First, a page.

1. Improve structural strength: remove branches that will be more prone to breakage as tree grows
2. Reduce future maintenance: good branch distribution and structure will reduce need for future maintenance and will make any needed maintenance easier.
3. Increase tree longevity: properly trained trees are less likely to suffer branch breakage that can shorten tree life.
|1.||Remove broken, diseased, dying, or dead branches||Start at planting and repeat as necessary||Remove only as much as needed to correct the problem|
|2.||Select a central leader and remove competing leaders||Start at planting and repeat as necessary||Generally the strongest and most vertical stem should be selected as the leader|
|3.||Select the lowest permanent branch||By the fourth or fifth year after planting; need to wait until tree is tall enough||
Height is based on necessary clearance: typically 8 ft over sidewalks
You can use string to mark the branch for future reference
|4.||Select main (scaffold) branches and remove or cut back competing branches||After lowest permanent branch is selected||
Distribute main branches around the trunk evenly on all sides
Space main branches 12 to 18 inches apart up and down the trunk - use larger spacing for trees that have greater mature height
Main branches should be no more than half the size of the trunk at the attachment point and should not contain included bark (bark that becomes pinched between branches that diverge at a narrow angle)
Lateral branches on the main branches should not be closer than 2 feet to the trunk
|5.||Select and maintain temporary branches below the lowest permanent branch||Starting at planting||
Remove temporary branches that: - become 1½ inches in diameter - are 1/3 the size of the main stem at the point of attachment - are within about 4 inches of selected scaffolds.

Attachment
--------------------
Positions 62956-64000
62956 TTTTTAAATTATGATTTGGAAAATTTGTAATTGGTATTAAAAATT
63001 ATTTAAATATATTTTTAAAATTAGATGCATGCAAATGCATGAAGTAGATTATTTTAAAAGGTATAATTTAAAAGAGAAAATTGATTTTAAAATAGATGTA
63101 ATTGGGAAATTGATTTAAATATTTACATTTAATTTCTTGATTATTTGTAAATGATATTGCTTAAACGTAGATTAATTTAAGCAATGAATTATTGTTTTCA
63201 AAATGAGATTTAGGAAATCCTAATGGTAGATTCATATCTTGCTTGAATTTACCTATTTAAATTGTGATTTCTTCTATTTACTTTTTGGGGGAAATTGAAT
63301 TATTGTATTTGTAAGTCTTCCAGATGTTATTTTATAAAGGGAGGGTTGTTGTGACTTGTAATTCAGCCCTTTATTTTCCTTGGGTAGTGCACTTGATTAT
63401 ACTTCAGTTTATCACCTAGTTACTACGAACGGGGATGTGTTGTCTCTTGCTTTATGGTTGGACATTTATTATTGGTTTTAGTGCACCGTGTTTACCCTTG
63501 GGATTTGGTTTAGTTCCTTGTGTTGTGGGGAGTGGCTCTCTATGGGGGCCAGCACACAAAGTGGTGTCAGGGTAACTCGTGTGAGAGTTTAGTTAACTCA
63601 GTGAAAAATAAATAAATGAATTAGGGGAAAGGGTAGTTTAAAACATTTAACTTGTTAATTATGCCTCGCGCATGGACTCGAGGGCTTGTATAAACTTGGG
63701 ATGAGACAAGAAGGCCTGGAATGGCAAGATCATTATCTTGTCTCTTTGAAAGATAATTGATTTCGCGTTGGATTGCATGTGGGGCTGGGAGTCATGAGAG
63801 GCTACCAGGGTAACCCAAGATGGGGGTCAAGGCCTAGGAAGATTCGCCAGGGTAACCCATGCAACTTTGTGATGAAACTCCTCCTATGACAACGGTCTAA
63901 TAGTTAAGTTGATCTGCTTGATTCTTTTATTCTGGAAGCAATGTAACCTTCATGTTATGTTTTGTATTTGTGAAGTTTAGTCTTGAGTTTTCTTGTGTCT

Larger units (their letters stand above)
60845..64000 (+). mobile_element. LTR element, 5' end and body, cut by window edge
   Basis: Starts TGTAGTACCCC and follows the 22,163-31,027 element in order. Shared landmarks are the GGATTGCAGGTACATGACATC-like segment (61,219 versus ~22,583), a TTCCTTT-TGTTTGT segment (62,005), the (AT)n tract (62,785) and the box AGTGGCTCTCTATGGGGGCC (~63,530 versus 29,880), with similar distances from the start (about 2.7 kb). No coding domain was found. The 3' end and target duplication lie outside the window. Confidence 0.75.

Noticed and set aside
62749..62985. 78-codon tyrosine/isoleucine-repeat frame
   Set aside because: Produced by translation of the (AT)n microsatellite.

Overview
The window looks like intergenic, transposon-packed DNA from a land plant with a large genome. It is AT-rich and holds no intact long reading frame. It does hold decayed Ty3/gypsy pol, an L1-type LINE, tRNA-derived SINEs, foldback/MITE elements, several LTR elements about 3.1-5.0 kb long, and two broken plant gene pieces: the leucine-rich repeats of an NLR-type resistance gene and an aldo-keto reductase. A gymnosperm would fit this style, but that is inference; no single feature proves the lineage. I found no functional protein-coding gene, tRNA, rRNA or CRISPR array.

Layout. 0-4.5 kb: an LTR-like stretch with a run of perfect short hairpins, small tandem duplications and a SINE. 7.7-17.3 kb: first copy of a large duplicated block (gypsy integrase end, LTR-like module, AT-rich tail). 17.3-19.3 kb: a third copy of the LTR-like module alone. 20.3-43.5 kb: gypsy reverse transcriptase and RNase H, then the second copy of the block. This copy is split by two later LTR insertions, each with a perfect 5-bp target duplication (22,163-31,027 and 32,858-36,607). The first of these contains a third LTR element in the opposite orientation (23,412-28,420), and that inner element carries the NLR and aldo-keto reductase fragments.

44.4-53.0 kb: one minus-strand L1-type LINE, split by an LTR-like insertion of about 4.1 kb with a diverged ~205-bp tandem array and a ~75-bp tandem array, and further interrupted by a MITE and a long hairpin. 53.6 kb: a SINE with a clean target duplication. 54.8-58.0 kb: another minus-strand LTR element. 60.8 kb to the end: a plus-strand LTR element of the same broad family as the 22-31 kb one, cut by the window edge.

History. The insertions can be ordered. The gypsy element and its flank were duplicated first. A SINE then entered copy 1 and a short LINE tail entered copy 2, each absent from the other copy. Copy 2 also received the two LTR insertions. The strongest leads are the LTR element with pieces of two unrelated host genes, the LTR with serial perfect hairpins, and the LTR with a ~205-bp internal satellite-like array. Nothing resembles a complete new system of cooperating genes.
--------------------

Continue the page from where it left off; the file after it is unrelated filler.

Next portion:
Shorten temporary branches to suppress them
The best time to prune can vary somewhat by species. It is best to prune most trees during the dormant season (December to February), or as close to the dormant season as possible. For mature native oaks, pruning during the dry season (late spring to late summer) is preferred to reduce the chance that decay fungi will invade new pruning wounds. Light pruning and removal of dead wood can usually be done anytime. Avoid pruning during the spring growth flush.
No stubs, No flush cuts
When removing a branch, cut all the way back to the main stem without leaving a stub, but don't try to cut flush to the main stem. A small collar of tissue is often present around the base of the stem - cut to the outer edge of that collar.
Use three cuts to avoid tearing bark
When removing a branch with a saw, first cut part way into the branch on the underside about a foot from the area where the final cut will be made. Then cut through the branch from the top. Finally, cut the remaining stub off cleanly near the main stem.
Pruning in this fashion will prevent the bark from tearing due to the weight of the branch, and will result in the smallest possible pruning wound.
Prune back to a large enough branch
When reducing the length of a branch, place the cut next to a side branch that is:
For very small branches (up to about 1/2 inch diameter), cut back to a bud if no other branches are available
Topping (cutting large branches back to stubs) is bad for both you and your tree.
Recommendations from the International Society of Arboriculture (http://www.isa-arbor.com)
What to look for in an arborist or tree care firm: